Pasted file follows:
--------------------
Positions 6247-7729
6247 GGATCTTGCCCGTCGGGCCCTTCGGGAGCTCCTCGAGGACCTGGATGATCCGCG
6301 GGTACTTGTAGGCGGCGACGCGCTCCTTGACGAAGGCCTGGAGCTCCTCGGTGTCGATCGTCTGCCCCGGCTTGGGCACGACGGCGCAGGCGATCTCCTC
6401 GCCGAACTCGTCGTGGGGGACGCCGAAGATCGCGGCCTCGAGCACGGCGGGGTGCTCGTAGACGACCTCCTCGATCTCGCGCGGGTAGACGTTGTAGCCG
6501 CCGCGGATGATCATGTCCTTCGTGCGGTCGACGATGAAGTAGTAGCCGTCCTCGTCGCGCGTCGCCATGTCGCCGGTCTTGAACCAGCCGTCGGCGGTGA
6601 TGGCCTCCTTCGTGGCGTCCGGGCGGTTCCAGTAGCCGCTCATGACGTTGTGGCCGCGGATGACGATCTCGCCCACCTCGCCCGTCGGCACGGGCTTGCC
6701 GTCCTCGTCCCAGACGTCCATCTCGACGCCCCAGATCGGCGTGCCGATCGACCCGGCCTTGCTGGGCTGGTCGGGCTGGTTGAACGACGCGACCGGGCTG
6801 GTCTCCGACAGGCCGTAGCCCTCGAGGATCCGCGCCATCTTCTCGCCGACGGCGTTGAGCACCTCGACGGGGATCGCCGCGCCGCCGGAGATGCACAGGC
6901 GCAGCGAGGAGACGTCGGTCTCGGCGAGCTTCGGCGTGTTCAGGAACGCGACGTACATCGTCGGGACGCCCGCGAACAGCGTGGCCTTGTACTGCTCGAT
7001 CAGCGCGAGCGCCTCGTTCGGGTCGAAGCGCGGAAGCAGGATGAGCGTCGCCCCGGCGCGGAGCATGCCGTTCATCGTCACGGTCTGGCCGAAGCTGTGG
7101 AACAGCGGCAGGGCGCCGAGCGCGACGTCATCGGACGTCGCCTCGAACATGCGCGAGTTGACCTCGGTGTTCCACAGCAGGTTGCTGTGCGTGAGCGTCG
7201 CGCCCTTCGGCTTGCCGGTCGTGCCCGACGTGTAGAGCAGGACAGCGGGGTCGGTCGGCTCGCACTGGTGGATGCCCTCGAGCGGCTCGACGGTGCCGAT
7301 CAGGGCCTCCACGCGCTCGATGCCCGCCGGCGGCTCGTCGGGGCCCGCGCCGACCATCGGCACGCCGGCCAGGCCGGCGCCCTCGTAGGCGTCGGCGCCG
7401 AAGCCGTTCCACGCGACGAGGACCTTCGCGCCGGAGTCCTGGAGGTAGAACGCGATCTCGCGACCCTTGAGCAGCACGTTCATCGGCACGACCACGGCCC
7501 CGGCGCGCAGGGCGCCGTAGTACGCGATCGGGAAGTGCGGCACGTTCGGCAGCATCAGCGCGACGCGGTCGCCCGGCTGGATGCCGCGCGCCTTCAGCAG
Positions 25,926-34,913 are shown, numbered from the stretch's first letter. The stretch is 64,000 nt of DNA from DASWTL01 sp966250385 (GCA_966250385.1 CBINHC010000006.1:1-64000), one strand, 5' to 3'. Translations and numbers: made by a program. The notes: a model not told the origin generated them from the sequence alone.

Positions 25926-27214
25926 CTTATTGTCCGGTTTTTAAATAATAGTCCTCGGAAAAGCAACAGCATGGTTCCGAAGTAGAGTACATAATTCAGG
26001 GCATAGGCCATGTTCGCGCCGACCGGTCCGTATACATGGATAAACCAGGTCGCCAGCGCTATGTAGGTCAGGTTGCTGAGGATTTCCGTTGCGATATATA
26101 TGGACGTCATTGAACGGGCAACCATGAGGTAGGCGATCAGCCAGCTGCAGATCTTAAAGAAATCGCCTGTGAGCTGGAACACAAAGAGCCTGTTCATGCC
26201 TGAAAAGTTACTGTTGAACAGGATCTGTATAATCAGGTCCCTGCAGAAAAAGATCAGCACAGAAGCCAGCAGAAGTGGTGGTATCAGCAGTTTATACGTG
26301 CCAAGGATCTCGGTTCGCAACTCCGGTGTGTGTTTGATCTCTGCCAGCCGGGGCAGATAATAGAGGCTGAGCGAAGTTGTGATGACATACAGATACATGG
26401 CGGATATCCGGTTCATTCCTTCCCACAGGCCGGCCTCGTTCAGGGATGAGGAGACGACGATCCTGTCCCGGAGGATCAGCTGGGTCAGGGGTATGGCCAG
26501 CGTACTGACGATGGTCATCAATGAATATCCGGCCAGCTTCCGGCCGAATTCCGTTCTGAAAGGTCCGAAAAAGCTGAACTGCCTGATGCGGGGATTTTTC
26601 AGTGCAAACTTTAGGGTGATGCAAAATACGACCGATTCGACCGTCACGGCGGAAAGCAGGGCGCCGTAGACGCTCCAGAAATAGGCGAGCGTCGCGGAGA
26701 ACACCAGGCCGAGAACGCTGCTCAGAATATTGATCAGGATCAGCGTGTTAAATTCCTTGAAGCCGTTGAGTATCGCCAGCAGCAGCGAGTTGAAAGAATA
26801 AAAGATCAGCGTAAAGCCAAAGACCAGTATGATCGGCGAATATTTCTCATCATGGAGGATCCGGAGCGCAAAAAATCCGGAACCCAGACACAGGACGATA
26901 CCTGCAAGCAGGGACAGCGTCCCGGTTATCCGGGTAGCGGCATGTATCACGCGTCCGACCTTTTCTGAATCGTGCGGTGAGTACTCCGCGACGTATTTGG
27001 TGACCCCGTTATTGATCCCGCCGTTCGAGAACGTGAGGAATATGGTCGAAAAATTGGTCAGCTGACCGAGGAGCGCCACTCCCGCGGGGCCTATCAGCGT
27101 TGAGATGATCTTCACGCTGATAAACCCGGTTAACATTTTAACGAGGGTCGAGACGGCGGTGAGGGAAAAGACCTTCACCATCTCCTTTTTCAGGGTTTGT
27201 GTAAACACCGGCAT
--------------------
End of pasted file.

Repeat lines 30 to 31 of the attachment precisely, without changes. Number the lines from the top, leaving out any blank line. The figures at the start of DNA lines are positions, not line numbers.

27101 TGAGATGATCTTCACGCTGATAAACCCGGTTAACATTTTAACGAGGGTCGAGACGGCGGTGAGGGAAAAGACCTTCACCATCTCCTTTTTCAGGGTTTGT
27201 GTAAACACCGGCAT